Poetical Remains of the Late Lucretia Maria Davidson

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Lea and Blanchard, 1841 - 312 pages
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Page 159 - And he arose, and rebuked the wind, and said unto the sea, Peace, be still. And the wind ceased, and there was a great calm.
Page 89 - In these poems," (" Amir Khan," &.c.) " there is enough of originality, enough of aspiration, enough of conscious energy, enough of growing power, to warrant any expectations, however sanguine, which the patrons, and the friends and parents, of the deceased, could have formed.
Page 186 - And Abraham gat up early in the morning to the place where he stood before the LORD : and he looked toward Sodom and Gomorrah, and toward all the land of the plain, and beheld, and, lo, the smoke of the country went up as the smoke of a furnace.
Page 58 - T were almost sacrilege to sing Those notes amid the glare of day; Notes borne by angel's purest wing, And wafted by their breath away. When sleeping in my grass-grown bed, Should'st thou still linger here above, Wilt thou not kneel beside my head, And, sister, sing the song I love ? " We insert here a striking circumstance that occurred during a visit she made to her sister the following year.
Page 89 - This statement does not comprise the large proportion (at least one third of the whole) which she destroyed. The genius of Lucretia Davidson has had the meed of far more authoritative praise than ours. The following tribute is from the London " Quarterly Review " ; a source whence praise of American productions is as rare as springs in the desert. The notice is by Mr. Southey, and is written with the earnest feeling, that characterizes that author, as generous as he is discriminating. " In these...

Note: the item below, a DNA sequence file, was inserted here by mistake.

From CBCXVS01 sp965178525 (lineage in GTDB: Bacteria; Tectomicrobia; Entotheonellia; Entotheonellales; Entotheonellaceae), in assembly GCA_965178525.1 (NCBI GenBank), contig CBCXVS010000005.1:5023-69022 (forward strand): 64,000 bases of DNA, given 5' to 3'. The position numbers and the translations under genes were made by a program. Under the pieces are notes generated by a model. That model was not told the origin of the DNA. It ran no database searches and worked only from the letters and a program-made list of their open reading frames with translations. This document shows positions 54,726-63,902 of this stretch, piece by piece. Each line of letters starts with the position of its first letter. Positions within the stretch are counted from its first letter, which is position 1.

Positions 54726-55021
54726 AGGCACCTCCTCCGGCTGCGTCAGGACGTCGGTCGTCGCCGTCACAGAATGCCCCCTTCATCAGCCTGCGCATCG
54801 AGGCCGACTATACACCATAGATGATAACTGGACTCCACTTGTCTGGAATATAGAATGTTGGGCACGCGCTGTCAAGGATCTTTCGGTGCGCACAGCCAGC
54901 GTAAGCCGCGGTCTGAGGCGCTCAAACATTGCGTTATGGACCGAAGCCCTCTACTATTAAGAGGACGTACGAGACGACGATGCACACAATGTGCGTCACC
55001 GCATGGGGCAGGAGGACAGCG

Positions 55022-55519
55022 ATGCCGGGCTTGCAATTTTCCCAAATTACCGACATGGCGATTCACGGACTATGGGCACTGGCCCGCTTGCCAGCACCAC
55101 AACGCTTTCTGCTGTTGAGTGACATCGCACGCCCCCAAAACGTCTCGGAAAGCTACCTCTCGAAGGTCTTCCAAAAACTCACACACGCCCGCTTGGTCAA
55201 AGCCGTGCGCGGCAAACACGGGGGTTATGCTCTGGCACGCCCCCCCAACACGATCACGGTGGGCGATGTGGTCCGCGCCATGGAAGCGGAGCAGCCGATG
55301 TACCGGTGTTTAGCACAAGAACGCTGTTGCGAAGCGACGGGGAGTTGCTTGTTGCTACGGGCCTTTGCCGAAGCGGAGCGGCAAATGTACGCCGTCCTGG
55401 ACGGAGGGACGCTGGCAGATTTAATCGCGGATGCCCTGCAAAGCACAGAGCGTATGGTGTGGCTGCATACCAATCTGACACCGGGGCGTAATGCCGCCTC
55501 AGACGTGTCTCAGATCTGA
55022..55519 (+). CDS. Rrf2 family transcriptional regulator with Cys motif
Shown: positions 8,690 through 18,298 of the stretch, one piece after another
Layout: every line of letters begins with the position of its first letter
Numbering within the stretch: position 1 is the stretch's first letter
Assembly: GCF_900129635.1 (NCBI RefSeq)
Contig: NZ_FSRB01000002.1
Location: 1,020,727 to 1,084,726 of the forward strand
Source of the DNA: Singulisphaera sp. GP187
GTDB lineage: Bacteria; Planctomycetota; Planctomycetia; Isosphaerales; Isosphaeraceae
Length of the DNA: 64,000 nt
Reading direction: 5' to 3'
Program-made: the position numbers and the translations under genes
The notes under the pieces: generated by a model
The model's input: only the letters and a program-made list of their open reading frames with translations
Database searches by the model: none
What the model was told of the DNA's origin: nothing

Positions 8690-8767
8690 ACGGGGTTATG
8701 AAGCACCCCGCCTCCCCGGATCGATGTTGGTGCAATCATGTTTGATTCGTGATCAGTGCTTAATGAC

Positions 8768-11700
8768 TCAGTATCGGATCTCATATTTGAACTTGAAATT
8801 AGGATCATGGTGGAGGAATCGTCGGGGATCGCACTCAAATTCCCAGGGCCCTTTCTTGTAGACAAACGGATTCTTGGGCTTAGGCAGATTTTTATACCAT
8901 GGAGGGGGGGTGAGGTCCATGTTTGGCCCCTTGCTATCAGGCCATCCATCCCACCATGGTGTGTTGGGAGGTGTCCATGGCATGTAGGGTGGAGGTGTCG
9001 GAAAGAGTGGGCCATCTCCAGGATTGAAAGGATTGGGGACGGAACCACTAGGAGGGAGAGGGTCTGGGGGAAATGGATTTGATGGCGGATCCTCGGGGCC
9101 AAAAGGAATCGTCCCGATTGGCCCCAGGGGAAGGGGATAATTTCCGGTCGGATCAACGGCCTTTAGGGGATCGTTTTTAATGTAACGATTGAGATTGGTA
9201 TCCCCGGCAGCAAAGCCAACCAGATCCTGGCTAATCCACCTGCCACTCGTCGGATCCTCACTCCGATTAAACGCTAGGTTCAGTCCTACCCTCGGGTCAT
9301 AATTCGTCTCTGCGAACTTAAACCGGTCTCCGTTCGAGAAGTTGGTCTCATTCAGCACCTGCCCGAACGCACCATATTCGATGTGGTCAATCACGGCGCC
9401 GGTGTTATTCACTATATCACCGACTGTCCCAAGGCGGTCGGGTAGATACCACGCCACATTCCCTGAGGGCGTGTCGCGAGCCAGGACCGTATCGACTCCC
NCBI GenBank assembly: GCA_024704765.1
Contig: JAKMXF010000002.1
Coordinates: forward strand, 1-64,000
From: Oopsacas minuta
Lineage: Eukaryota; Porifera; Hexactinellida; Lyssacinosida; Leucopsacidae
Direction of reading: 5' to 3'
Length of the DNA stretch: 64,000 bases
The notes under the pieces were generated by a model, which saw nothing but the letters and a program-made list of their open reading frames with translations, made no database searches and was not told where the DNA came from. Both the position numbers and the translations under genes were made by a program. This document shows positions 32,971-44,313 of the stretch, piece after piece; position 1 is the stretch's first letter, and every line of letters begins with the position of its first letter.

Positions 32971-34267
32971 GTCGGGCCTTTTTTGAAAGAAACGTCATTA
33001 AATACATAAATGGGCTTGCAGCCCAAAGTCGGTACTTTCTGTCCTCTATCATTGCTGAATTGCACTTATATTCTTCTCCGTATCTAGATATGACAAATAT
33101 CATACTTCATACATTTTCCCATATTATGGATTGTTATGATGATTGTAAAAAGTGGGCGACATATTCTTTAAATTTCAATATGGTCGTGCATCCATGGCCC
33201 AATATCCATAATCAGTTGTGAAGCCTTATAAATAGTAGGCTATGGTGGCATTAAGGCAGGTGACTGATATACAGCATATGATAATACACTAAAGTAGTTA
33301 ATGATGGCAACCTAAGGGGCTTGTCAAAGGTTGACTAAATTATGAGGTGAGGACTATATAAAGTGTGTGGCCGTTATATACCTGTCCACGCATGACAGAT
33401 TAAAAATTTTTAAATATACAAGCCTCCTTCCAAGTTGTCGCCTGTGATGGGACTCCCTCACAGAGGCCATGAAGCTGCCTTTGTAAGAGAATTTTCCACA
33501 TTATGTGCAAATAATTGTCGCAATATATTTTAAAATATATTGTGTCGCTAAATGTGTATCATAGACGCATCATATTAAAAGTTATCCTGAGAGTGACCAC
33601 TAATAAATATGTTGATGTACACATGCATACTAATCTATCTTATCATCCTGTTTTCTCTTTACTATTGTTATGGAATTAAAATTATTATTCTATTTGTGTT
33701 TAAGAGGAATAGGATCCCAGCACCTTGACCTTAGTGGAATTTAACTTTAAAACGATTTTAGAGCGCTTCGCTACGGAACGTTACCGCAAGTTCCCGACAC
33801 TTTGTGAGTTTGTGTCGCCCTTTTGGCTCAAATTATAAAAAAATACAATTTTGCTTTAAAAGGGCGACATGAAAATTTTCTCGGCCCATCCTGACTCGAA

Page 201 - In short, at a highly extravagant price, The bachelors all were sold off in a trice : And forty old maidens, some younger, some older, Each lugged...
Page 227 - It is a dark, a fearful thing; It steals along with withering tread, Or sweeps on wild destruction's wing. That thought comes o'er me in the hour Of grief, of sickness, or of sadness; 'Tis not the dread of death — 'tis more, It is the dread of madness.
Page 201 - That a tax on old bachelors' pates should be laid ; And in order to make them all willing to marry, The tax was as large as a man could well carry, The bachelors grumbled and said 'twas no use — 'Twas...
Page 79 - In her next letter she details a conversation with Mrs. Willard, full of kind commendation and good counsel. " Mamma," she concludes, " you would be justified in thinking me a perfect lump of vanity and egotism; but I have always related to you every thought, every action, of my life. I have had no concealments from you, and I have stated these matters to you because they fill me with surprise. Who would think the accomplished Mrs. Willard would admire my poor daubing, or my poor any thing else !...
Page 52 - " And may Religion, Heaven's own darling child, Teach thee at human cares and griefs to smile ; Teach thee to look beyond this world of woe, To Heaven's high fount, whence mercies ever flow. "And when this vale of years is safely passed, When death's dark curtain shuts the scene at last, May thy freed spirit leave this earthly sod, And fly to seek the bosom of thy God.

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